Using the new water pressure gauge to spot a problem…


When I got home yesterday, three things about the cabin’s water were clear: It worked, the pressure was high normal, and the toilet valve had been leaking for quite some time. Normally that last thing would have had me worried about the level in the water tank but the gauge said everything should be fine. Therefore one of the items on this morning’s chore list was to check and see if everything was really fine…


…and everything was fine, though a good deal lower than it should have been given that I topped off the tank before I left. I’m afraid my septic system got a bit of a flush while I was gone but it probably did no harm and the tank level wasn’t so low I’d have expected to see low pressure at the gauge. I’m going to go ahead and let the tank level drop for a month or two, so I can get a better idea how that affects the pressure.

Also I think I’m going to retire the Interstate batteries in the relatively near future. None of the cells are absolutely shorted, but the specific gravity readings are all over the place. It’s hard to be sure because I have the fans on and the sunshine is kind of iffy so even though it’s near noon the batteries still haven’t gone into float which makes me think maybe I should test the charge controllers next time I have full sun. They both might be getting long in the tooth themselves, though I don’t really know what the usual service life of a charge controller even is.

I’m very happy to have had an opportunity to compare the Interstates with some badly-abused Trojan T-105s because there’s a real qualitative difference – I’m not especially unhappy with how the Interstates lasted, I always knew they weren’t top of the line, but my electrical system has come up in the world since 2013 and I won’t be buying any more of them.

In fact I might even be retiring the old Trojans before too long, since it appears an opportunity to do so might be arising. When you live ‘way out in the boonies without regular transportation, opportunities come when they come and it’s best to be ready to land them when they do.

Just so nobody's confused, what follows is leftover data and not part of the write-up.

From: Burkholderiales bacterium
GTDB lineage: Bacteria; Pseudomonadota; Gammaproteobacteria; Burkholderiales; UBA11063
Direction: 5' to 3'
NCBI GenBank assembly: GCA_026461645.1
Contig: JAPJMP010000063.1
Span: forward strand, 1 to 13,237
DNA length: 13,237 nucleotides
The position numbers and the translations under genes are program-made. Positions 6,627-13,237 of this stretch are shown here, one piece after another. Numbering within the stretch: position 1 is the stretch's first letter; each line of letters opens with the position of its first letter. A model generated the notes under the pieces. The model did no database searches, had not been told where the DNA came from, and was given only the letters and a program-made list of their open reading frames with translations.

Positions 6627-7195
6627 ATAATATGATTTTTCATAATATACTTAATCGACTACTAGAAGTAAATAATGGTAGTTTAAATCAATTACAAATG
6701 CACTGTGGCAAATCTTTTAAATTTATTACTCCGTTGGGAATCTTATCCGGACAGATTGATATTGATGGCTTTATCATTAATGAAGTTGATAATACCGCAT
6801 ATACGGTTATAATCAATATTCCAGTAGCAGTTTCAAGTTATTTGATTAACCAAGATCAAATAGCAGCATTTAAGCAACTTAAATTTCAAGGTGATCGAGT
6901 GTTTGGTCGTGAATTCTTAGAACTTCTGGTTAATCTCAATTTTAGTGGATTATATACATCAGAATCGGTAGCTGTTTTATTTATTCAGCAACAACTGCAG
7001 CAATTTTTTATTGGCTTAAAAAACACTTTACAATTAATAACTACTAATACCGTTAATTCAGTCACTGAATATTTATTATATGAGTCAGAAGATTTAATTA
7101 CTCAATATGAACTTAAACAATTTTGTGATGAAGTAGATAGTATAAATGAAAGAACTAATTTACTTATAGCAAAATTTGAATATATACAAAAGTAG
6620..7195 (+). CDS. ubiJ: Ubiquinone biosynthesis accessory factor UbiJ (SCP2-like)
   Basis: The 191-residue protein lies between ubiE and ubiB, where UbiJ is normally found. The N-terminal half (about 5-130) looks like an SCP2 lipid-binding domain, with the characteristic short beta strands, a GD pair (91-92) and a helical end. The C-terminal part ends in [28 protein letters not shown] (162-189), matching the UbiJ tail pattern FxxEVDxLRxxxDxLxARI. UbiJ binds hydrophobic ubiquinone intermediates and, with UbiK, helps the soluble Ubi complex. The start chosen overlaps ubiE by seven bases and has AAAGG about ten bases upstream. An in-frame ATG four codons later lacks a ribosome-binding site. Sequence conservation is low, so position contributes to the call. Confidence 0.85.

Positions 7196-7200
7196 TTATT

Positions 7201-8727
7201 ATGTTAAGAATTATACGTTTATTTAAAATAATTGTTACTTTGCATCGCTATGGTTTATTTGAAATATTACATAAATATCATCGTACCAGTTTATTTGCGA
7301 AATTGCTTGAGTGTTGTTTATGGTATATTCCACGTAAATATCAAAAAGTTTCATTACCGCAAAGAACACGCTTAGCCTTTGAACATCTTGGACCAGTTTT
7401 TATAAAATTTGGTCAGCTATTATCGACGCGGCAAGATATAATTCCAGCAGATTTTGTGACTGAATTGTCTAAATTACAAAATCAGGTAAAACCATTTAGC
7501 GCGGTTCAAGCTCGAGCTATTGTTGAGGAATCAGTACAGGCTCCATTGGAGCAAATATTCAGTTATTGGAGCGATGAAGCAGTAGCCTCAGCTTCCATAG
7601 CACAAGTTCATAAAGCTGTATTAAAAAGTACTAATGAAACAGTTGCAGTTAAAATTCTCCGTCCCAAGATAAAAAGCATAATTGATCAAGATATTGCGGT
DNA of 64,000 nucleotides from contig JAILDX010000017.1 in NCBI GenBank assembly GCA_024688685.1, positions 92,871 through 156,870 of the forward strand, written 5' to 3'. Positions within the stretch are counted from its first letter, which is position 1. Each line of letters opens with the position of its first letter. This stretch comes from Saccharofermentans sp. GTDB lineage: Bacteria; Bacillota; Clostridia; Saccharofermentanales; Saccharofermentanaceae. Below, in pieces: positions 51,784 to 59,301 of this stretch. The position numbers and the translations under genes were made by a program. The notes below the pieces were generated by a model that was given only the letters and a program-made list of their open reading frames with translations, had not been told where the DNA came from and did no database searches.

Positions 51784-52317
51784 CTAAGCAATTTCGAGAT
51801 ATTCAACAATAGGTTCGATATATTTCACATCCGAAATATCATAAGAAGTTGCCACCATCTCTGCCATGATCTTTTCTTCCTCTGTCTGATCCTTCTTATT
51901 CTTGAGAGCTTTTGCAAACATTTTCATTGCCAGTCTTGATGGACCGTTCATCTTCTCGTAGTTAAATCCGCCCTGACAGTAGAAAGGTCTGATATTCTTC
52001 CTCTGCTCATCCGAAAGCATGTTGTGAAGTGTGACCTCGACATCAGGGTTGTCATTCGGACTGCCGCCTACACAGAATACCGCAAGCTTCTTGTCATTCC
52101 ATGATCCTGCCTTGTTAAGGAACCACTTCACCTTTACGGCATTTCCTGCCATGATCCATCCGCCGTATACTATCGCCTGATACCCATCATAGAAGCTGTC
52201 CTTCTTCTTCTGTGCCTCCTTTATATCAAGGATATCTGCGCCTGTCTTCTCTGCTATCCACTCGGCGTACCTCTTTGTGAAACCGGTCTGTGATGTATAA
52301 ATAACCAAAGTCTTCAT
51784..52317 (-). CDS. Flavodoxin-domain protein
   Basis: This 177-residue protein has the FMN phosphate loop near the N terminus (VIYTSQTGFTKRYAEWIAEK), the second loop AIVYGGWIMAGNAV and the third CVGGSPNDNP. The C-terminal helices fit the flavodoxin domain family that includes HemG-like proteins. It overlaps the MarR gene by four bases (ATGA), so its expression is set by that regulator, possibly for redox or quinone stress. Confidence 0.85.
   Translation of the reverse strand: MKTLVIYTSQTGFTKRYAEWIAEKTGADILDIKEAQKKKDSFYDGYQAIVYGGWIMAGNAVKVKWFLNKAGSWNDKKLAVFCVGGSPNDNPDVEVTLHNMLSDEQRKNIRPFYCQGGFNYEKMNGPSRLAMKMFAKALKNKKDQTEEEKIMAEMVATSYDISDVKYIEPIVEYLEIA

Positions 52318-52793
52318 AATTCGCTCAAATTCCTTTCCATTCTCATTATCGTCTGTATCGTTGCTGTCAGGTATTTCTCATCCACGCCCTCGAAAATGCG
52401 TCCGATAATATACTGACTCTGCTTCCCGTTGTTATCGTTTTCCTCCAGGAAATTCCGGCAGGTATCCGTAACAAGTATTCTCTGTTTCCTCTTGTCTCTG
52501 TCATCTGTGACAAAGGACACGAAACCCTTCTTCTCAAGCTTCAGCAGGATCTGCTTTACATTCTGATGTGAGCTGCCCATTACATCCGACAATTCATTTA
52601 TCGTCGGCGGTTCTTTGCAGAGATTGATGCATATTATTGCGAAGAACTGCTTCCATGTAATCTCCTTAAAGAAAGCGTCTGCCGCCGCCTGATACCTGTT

About Joel

You shouldn't ask these questions of a paranoid recluse, you know.
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6 Responses to Using the new water pressure gauge to spot a problem…

  1. terrapod says:

    Joel, I have an experiment for you to run. Place your interstate batteries on the back deck of the jeep, lash them down so they won’t bounce, then go for a very bumpy drive for 20 or 30 minutes or so.

    This will shake up the electrolyte and put the sulfate sludge into suspension. Then put them back on the charger and let them charge up.

    It may revive them quite a bit. My experience with HUMVEE batteries is that they sulfate up if sitting a long time and die too soon, but if driven periodically over rough terrain, their service life is much longer.

    At least this can be tried before you have to trade them in as cores on new ones.

  2. Mark Matis says:

    Have any of yours done this yet:
    https://www.youtube.com/watch?v=9mmCr5aJ2gc
    ???

  3. Jerry says:

    My mechanic friend says John Deere makes good batteries, if you have a means to get them. I’d say reasonably, but that’s all relative to a cheap on that quits too soon, or not.

  4. Vern says:

    If you replace your batteries, what will you replace them with? I have 10 Deka GC15 batteries that don’t seem to be holding up well, and am looking for others.

  5. Malatrope says:

    I’ve gotten eight solid years out of my Rolls-Surrette batteries, discharging about 70% every day, but they weren’t cheap.

  6. Joel says:

    I plan to replace the current batteries with four more Trojan T-105’s. A neighbor in the business is going to get me current prices next week and I think I have enough to go ahead and do that. In terms of performance there’s not much currently wrong with the four I’m using but they were old and abused when I got them and I never intended them for long term use.

    It’s been very educational to be able to double the bank size and study the (remarkable) difference in overall system performance. Showed me that the increased investment in running four rather than two batteries was worth the price in eased battery cycles and presumably improved longevity, even at my low rate of usage.

    The Trojans will be a little more expensive than Interstates but there’s a noticeable qualitative improvement. Rolls Surrettes might possibly be that much better but I doubt it and they cost the moon.

To the stake with the heretic!